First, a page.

All kinds of exoplanets orbit very close to their star. Some look like the Earth, others like Jupiter. Very few, however, are similar to Neptune. Why this anomaly in the distribution of exoplanets? Researchers from the University of Geneva (UNIGE) and the National Centre of Competence in Research (NCCR) PlanetS have observed a sample of planets located at the edge of this Hot Neptune Desert to understand its creation. Using a technique combining the two main methods of studying exoplanets (radial velocities and transits), they were able to establish that a part of these exoplanets has migrated in a turbulent way near their star, which pushed them out of the orbital plane where they were formed. These results are published in the specialized journal Astronomy & Astrophysics.

Friday, January 6, 2023

Astronomers use ‘little hurricanes’ to weigh and date planets around young stars

The protoplanetary disc surrounding the young star HL Tauri. These new ALMA observations reveal substructures within the disc that have never been seen before and even show the possible positions of planets forming in the dark patches within the system. 
Image Credit: ALMA (ESO/NAOJ/NRAO)

Researchers from the University of Cambridge and the Institute for Advanced Study have developed a technique, which uses observations of these ‘hurricanes’ by the Atacama Large Millimeter/submillimeter Array (ALMA) to place some limits on the mass and age of planets in a young star system.

Pancake-like clouds of gases, dust and ice surrounding young stars – known as protoplanetary discs - are where the process of planet formation begins. Through a process known as core accretion, gravity causes particles in the disc to stick to each other, eventually forming larger solid bodies such as asteroids or planets. As young planets form, they start to carve gaps in the protoplanetary disc, like grooves on a vinyl record.

Even a relatively small planet – as small as one-tenth the mass of Jupiter according to some recent calculations – may be capable of creating such gaps. As these ‘super-Neptune’ planets can orbit their star at a distance greater than Pluto orbits the Sun, traditional methods of exoplanet detection cannot be used.

In addition to the grooves, observations from ALMA have shown other distinct structures in protoplanetary discs, such as banana- or peanut-shaped arcs and clumps. It had been thought that at least some of these structures were also driven by planets.

Thursday, January 5, 2023

James Webb Telescope Reveals Milky Way-like Galaxies in Young Universe

The power of JWST to map galaxies at high resolution and at longer infrared wavelengths than Hubble allows it look through dust and unveil the underlying structure and mass of distant galaxies. This can be seen in these two images of the galaxy EGS23205, seen as it was about 11 billion years ago. In the HST image (left, taken in the near-infrared filter), the galaxy is little more than a disk-shaped smudge obscured by dust and impacted by the glare of young stars, but in the corresponding JWST mid-infrared image (taken this past summer), it’s a beautiful spiral galaxy with a clear stellar bar.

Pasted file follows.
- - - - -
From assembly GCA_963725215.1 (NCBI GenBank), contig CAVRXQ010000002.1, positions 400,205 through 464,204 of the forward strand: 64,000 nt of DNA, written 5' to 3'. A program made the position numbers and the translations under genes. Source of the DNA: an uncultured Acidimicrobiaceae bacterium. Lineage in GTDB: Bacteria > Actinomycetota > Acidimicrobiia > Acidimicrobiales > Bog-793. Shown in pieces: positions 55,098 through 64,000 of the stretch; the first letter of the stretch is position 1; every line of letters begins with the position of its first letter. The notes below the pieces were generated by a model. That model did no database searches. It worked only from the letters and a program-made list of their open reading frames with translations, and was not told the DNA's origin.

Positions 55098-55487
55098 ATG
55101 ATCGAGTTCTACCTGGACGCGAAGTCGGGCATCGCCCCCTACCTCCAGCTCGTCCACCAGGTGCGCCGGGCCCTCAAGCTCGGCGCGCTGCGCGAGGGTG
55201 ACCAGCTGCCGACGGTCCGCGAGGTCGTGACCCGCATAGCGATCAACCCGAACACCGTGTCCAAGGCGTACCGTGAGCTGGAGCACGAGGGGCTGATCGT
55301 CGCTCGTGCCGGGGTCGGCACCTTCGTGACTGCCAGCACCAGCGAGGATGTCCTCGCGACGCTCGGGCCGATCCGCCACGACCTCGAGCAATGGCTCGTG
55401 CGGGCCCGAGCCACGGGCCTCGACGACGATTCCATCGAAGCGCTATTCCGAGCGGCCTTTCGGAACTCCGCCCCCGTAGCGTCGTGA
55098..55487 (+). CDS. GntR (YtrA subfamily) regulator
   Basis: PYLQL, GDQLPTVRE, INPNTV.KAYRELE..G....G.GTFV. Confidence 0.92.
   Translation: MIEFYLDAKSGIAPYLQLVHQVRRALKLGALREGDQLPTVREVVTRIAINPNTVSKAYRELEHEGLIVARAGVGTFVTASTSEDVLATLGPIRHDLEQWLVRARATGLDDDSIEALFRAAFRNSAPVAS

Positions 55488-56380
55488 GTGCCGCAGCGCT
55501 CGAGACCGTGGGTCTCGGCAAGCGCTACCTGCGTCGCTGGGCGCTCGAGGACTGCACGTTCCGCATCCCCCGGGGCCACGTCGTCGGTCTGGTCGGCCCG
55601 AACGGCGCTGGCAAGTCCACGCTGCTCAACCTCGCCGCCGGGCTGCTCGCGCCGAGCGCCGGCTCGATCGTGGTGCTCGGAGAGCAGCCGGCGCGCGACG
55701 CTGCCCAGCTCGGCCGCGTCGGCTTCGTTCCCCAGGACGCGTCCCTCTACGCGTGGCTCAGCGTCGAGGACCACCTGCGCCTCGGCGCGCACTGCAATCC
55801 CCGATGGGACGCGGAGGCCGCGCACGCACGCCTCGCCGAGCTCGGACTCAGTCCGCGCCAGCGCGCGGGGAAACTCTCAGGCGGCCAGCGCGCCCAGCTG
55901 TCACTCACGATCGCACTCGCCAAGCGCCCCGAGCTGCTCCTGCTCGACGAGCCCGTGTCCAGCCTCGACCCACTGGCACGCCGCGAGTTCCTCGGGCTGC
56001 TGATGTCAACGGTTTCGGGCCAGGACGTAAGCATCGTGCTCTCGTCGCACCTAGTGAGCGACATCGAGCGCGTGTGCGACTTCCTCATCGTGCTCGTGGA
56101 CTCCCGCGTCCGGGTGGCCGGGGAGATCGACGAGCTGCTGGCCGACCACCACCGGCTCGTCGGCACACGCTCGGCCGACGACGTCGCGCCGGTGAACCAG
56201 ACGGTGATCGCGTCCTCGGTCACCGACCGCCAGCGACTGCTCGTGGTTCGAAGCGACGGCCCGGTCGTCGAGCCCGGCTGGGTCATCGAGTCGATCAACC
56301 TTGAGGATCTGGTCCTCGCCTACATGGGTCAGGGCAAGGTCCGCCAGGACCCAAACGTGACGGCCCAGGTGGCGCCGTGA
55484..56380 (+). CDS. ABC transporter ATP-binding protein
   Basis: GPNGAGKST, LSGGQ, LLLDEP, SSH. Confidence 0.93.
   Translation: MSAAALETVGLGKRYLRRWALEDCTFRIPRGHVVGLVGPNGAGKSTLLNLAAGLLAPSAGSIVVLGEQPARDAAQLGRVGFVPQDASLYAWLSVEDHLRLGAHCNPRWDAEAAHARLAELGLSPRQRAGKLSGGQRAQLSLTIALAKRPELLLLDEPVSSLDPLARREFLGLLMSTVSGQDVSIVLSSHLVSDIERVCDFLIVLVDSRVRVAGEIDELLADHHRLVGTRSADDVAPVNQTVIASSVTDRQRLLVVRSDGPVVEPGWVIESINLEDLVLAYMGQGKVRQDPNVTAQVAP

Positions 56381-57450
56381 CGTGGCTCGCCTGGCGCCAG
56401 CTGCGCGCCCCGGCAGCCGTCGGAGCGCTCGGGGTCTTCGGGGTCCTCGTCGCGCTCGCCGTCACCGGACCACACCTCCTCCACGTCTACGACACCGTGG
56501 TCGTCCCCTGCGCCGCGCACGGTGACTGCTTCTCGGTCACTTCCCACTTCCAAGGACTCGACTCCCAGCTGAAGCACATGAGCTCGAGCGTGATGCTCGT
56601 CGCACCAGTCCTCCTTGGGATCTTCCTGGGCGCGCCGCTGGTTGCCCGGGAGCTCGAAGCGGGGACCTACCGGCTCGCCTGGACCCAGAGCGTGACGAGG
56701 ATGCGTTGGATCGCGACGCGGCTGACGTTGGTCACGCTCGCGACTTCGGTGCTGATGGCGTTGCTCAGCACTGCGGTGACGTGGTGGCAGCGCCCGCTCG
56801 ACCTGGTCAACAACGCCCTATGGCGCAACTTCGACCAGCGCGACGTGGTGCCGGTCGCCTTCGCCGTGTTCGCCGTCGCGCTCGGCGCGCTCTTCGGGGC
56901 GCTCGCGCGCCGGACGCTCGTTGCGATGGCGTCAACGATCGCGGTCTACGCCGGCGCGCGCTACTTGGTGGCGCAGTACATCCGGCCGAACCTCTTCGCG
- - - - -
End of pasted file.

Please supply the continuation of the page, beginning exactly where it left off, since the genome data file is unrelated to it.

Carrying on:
Image Credit: NASA/CEERS/University of Texas at Austin

New images from NASA’s James Webb Space Telescope (JWST) reveal for the first-time galaxies with stellar bars — elongated features of stars stretching from the centers of galaxies into their outer disks — at a time when the universe was a mere 25% of its present age. The finding of so-called barred galaxies, similar to our Milky Way, this early in the universe will require astrophysicists to refine their theories of galaxy evolution.

Prior to JWST, images from the Hubble Space Telescope had never detected bars at such young epochs. In a Hubble image, one galaxy, EGS-23205, is little more than a disk-shaped smudge, but in the corresponding JWST image taken this past summer, it’s a beautiful spiral galaxy with a clear stellar bar.

“I took one look at these data, and I said, ‘We are dropping everything else!’” said Shardha Jogee, professor of astronomy at The University of Texas at Austin. “The bars hardly visible in Hubble data just popped out in the JWST image, showing the tremendous power of JWST to see the underlying structure in galaxies,” she said, describing data from the Cosmic Evolution Early Release Science Survey (CEERS), led by UT Austin professor, Steven Finkelstein.

Sunday, January 1, 2023

Russian Scientists Learned to Create Analogues of Space Ice

Astronomers from Ural Federal University have grown ice in a vacuum installation.
Photo Credit: Aldebaran S

Employees of the Ural Federal University's Youth Research Laboratory of Astrochemical Research grew the first samples of interstellar ice analogs and for the first time obtained test infrared spectra of these ices (the quality of the spectra is not inferior to those obtained in foreign laboratories). Obtaining analogues of interstellar ice in the laboratories is important because it will help to analyze data from telescopes, in particular James Webb (JWST), and to determine the chemical composition of interstellar ice and its structure in space.